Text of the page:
What do baseball legend Roger Clemens and U.S. Attorney General Eric Holder have in common? They’ve both landed in hot water with Congress.
Today’s topic: Contempt of Congress
And now, your daily dose of legalese: This article does not create an attorney-client relationship with any reader. In other words, although I am a lawyer, I’m not your lawyer. In fact, we barely know each other. If you need personalized legal advice, contact an attorney in your community.
Don’t Mess With Congress
What do baseball legend Roger Clemens and U.S. Attorney General Eric Holder have in common? They were both accused of trying to obstruct congressional investigations. Although Clemens has now been acquitted of wrongdoing, the investigation into Holder’s conduct continues, as of July 2012. In this episode, I’ll explain Congress’ power to compel witnesses, and the issues involved with Attorney General Holder.
What is Contempt of Congress?
As I explained in an earlier article, “contempt of court” refers generally to any willful disobedience to, or disregard of, a court order, or any misconduct in the presence of a court or action that interferes with a judge’s ability to administer justice or that insults the dignity of the court.
The U.S. Congress is not, of course, a court of law; rather, it’s a legislative body. But like a court, Congress often needs to investigate the facts of certain events to perform its functions. In order to get at the truth, congressional rules authorize the various committees of the House and Senate to compel people to testify or to produce documents – or both. Like a court, congressional committees have subpoena power; that is, the power to summon witnesses with a threat of penalties against those who don’t comply.
In 1857, Congress made “contempt of Congress” a federal crime. The most recent version of this law was enacted in 1938, and it defines the crime as a misdemeanor with a maximum penalty of $1,000 fine or 12 months’ imprisonment.
Why Congress Voted Holder in Contempt
The House of Representatives voted to hold Attorney General Eric Holder in contempt of Congress on June 28, 2012. The reason for the vote is Holder’s refusal to turn over certain documents relating to a federal sting operation known as Operation Fast and Furious. In this operation, the Bureau of Alcohol, Tobacco, Firearms and Explosives (ATF) – which is part of the Justice Department – allowed guns to flow toward the Mexican border in the hopes of tracking them to drug lords.
Unfortunately, the ATF managed to lose track of some 2,000 guns, which were later connected to various violent crimes, including the death of a Border Patrol agent, Brian Terry in December 2010. After that incident, Congress began looking into Operation Fast and Furious and the investigation ultimately led to the document demand that is at issue.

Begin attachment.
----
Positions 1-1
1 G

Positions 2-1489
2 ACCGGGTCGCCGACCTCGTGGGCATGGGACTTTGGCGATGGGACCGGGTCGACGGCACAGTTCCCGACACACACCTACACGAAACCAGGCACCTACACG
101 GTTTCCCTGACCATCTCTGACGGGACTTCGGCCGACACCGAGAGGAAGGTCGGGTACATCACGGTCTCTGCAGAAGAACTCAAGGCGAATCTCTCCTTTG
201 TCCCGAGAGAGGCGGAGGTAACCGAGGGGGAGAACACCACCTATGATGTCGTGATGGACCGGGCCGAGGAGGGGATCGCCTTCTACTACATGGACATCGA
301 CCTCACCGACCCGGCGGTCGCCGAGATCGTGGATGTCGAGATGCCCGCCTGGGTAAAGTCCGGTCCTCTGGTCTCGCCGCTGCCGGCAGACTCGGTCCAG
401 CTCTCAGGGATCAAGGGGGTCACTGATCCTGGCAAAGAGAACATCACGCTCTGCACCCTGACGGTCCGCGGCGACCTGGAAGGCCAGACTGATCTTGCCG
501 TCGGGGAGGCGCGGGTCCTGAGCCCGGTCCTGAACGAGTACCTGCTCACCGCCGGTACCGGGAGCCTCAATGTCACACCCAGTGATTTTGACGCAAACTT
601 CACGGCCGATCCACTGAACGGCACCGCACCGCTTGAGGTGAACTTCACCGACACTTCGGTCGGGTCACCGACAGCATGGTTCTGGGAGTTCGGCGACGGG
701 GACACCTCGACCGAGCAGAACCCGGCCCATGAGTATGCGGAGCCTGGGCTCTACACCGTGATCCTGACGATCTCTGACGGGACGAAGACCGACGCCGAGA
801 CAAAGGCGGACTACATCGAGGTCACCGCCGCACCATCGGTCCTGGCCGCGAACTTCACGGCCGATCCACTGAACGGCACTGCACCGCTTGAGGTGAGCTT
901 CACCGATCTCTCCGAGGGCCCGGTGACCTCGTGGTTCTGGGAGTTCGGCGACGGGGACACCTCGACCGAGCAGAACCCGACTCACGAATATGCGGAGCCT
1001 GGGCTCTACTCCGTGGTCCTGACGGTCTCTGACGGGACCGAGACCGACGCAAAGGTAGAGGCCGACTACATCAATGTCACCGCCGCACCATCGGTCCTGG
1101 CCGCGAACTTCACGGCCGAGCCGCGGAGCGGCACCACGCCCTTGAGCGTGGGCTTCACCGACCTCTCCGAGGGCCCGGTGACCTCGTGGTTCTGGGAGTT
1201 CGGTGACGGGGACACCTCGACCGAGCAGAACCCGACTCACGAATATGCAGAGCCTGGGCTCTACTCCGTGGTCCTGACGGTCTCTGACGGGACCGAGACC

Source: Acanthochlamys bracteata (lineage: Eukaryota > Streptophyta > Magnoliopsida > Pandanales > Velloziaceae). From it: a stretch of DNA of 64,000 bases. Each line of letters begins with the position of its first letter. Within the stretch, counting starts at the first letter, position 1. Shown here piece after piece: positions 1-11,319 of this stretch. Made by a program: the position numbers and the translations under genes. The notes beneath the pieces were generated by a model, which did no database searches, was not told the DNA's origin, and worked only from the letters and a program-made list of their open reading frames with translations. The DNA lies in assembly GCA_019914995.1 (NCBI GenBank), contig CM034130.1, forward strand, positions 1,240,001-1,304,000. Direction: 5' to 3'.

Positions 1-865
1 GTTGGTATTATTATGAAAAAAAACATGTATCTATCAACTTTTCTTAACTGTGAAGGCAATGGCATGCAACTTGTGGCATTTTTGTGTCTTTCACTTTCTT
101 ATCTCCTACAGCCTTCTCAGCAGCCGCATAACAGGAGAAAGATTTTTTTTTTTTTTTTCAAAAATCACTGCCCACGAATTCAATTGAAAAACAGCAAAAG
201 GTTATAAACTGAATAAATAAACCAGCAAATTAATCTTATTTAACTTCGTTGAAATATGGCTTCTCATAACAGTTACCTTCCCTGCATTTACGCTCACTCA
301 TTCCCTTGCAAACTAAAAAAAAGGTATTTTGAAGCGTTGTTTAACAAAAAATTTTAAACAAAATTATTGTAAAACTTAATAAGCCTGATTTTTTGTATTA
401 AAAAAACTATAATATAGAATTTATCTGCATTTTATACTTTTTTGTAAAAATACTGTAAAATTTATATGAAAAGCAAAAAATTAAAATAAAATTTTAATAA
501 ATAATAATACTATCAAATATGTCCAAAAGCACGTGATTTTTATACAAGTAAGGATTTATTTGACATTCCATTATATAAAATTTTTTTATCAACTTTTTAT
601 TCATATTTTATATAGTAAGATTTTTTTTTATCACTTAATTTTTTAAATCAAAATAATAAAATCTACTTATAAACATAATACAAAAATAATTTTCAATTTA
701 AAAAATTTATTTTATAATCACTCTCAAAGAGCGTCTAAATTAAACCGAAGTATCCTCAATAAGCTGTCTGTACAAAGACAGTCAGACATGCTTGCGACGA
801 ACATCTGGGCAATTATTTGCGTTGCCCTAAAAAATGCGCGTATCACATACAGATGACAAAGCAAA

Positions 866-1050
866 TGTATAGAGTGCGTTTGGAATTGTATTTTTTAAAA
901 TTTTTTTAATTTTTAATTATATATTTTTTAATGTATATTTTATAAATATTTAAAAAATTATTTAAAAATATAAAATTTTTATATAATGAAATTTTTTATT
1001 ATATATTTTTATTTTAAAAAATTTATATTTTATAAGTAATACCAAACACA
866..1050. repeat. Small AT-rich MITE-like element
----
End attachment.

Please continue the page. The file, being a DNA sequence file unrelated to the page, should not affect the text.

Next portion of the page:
Roger Clemons and “Performance Enhancing” Drugs
The case of Roger Clemens also illustrates Congress’s power over witnesses. Clemens, however, was not accused of contempt. Clemens answered the questions that he was asked in Congress, but he was accused of lying to Congress about never having taken performance-enhancing drugs. Thus, he was charged with perjury, obstruction of Congress, and making false statements. Those charges could have landed Clemons in prison for 30 years, but he was acquitted by a court.
Will Executive Privilege Save Eric Holder?
In the case of Eric Holder, he may never be prosecuted for contempt because President Obama has claimed “executive privilege,” meaning that the administration does not believe it is required to comply with Congress’ subpoena. If there’s no requirement, there can be no contempt.
Executive privilege is a real legal doctrine; however, its details are somewhat fuzzy. It is not spelled out in the Constitution or in any statute. It includes the right of the President to shield documents that would reveal his own deliberations about policy matters, but it is not clear whether the privilege extends to communications among lower level executive branch officials.
As a practical matter, it is unlikely that Holder will be prosecuted for contempt. Congress has no prosecution power; it must refer matters to the U.S. Attorney for the District of Columbia who is part of the Department of Justice. In that situation, a U.S. Attorney would be called upon to prosecute his boss (the Attorney General) even when his boss’ boss (the President) says there was no contempt. I wouldn’t hold my breath.
One way around this impasse would be for Congress to appoint an independent prosecutor who could pursue the contempt charge. That is possible, but the more typical way to resolve these disputes is through the old-fashioned practice of political dealmaking.
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